Brent Tyler – A Musical Force
by Graeme Higginson
On Friday, I left The Hub happy and into the slow sway of cool, evening air. The event had been Brent Tyler, a musical force with enough warm tenacity to shake a few local apples out of the tree. For those that dropped by, I’m sure they stepped out into the soft breeze that was cutting across downtown Vernon with the same warm feelings that pulsed through me as made my way home.
The show began casually at 8:00pm in The Hub showcase with the first of Tyler’s wonderful guests, Jayme McKillop, a songwriter described as “folky blues” by her cohort in opening, Tanya Lipscomb, a self-professed “Gypsy potlach of funk, soul, jazz, blues, folk and triphop.” As may be expected, their numbers were exciting to say the least, with McKillop at times channeling the vocal soars and whispers of Janis Joplin, the eerie ambience of Beth Gibbons, and then the unique, warm grace of someone who has found happiness in their art. On Lipscomb’s part, her vocal range was compelling, as was her ability to play multiple instruments– five that I was able to record. Drawing from an initial baritone into a lighter set of vocals, Liscomb stood apart in her unique choice to offset McKillop’s personal ballads with universal political fare that held stylistic throwbacks to both Dylan and Marley, albeit with her own personal touches. Whether together or apart, the two held strong in their abilities and passion in a way that clearly had more than one attendee excited for what was to come.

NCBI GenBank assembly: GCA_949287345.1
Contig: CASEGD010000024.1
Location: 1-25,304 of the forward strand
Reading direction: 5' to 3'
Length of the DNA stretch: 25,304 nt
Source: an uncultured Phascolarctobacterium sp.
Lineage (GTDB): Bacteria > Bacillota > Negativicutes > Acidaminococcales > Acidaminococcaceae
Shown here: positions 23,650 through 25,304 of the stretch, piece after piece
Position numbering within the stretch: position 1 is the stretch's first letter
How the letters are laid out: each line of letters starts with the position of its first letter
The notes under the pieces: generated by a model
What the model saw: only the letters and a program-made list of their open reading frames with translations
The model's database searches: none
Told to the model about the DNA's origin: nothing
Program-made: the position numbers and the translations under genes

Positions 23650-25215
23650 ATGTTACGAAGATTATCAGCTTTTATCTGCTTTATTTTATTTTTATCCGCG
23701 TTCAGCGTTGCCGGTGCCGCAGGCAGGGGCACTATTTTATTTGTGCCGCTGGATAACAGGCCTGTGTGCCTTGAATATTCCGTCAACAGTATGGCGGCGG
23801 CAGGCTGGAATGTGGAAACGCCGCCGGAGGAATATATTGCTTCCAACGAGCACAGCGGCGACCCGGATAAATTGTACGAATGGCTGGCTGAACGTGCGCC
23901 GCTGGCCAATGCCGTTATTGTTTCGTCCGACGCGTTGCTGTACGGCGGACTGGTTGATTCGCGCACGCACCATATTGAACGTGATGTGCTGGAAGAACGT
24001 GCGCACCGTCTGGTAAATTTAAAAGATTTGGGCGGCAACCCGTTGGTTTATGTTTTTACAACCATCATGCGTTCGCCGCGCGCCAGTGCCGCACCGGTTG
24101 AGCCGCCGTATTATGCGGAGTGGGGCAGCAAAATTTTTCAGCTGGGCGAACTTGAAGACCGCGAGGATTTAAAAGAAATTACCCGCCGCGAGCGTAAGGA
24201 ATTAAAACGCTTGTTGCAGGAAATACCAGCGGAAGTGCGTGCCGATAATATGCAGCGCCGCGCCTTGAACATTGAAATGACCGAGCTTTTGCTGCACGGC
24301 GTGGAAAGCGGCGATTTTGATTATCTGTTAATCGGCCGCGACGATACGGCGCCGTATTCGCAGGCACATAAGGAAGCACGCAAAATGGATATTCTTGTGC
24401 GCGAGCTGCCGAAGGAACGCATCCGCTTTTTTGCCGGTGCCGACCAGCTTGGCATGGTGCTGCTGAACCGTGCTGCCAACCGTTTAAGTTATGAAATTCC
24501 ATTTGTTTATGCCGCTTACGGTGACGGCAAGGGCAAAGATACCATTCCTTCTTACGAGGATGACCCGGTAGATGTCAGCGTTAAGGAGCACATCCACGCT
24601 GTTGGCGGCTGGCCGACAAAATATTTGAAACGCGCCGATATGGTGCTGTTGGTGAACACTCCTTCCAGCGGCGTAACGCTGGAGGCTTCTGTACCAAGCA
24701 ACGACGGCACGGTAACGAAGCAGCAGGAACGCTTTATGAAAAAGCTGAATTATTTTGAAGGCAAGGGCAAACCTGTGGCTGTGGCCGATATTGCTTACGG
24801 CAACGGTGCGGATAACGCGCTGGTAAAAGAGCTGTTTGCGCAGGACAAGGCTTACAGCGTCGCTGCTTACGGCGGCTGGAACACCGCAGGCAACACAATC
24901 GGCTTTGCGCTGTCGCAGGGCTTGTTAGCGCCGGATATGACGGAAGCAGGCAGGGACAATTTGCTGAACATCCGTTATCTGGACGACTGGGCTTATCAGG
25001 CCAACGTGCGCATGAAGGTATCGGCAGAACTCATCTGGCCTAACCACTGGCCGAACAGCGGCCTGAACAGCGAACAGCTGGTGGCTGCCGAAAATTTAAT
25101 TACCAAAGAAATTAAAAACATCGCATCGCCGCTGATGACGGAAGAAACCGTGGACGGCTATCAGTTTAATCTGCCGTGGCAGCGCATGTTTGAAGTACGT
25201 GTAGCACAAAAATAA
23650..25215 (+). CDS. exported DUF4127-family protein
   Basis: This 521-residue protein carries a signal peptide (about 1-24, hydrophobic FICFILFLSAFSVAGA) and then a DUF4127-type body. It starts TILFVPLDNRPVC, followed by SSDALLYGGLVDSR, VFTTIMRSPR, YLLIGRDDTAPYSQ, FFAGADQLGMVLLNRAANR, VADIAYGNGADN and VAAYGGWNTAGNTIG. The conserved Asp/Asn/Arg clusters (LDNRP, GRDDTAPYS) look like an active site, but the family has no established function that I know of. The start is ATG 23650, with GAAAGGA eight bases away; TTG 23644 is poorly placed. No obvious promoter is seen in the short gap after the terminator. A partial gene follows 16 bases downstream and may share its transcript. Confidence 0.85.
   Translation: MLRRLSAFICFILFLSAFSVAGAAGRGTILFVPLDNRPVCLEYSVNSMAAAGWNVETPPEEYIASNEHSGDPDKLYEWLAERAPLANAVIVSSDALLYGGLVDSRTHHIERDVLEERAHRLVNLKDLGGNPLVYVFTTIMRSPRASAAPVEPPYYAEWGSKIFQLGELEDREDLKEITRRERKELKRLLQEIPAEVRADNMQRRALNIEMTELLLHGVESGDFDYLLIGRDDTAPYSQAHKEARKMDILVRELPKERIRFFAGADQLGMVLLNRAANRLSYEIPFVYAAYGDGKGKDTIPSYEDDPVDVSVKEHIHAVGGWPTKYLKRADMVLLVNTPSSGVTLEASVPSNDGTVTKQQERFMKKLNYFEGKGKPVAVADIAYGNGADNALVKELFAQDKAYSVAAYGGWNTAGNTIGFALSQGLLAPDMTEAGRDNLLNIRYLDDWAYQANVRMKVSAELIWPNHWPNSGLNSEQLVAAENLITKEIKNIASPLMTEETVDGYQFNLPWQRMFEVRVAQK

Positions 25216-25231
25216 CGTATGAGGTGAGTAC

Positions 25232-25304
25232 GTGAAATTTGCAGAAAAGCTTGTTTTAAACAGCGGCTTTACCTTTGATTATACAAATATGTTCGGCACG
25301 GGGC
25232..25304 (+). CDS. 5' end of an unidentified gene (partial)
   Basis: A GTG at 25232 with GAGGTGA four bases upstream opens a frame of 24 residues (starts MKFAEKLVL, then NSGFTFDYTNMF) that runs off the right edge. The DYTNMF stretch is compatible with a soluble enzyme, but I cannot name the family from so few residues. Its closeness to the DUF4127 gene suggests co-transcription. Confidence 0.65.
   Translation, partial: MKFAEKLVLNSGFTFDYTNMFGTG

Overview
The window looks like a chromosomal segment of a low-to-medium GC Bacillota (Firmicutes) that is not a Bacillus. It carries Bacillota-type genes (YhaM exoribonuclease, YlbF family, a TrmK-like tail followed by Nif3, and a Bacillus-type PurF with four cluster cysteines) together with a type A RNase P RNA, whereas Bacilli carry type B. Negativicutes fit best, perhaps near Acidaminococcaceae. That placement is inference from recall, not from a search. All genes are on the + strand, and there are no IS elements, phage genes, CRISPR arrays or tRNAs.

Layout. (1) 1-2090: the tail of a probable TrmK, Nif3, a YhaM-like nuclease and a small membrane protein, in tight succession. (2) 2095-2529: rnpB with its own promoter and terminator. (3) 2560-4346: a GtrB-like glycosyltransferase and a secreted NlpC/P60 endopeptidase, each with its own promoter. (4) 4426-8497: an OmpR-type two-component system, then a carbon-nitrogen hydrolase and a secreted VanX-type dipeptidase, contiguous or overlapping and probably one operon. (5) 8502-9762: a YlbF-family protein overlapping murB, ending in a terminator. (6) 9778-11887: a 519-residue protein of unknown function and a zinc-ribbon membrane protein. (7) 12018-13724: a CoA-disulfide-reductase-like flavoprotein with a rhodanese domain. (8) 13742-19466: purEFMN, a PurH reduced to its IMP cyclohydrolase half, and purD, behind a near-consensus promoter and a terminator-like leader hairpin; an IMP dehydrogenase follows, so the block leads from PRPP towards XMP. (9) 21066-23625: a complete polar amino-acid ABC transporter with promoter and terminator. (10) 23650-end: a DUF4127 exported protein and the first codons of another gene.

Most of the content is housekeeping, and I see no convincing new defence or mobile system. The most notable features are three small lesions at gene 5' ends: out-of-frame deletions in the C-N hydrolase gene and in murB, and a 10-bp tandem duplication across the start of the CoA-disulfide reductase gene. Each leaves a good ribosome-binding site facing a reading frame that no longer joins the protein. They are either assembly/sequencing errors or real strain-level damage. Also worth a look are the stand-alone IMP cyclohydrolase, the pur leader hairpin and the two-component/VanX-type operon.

Sometime after 9:00pm, the opening concluded and Mr. Tyler and his band began. Fitting as best as a man over six feet can onto The Hub’s intimate stage, it was soon clear that this would not be a limitation. With a few humble opening lines, the environment changed. In a casual space of around thirty seats, the air became warmer as Tyler’s gorgeous, melodious vocals washed through the space and the band’s instruments melted together into one whole, living sound. Where was I when this music played? Perhaps I was on a sunny beach or driving deep into green farmland; I was somewhere good. This continued on throughout the hours until 11:00pm hit, with everything bleeding together in a mix of honest stories, humour, band antics and, whether it was in dancing for those who did, in Brent’s lyrics or recollections, or in the testimony Matt gave at the show’s close, love. Through the soft originals and fast, either of which set to exclaim Tyler’s ability as a guitarist, to a final, pitch-perfect encore of Van Morrison’s “Into the Mystic,” what existed in that tight warm space on 30th Avenue was love– for life, for the art, for possibly everything. Big love.
As I walked home through the cool evening air, I do think I took a part of that love with me, or something wonderful like it. I have seen shows in stadiums and have gone away indifferent. Tonight I heard a voice clearly without it echoing across a thousand bodies; I saw a face that wasn’t made up of pixels on a screen. Every part of the show was close-at-hand– there wasn’t a reliance on a technical network to share the goings-on. Every single person in that limited space was one in their closeness in this experience. Perhaps it is only in this way that we can truly let our souls and spirits fly into the mystic.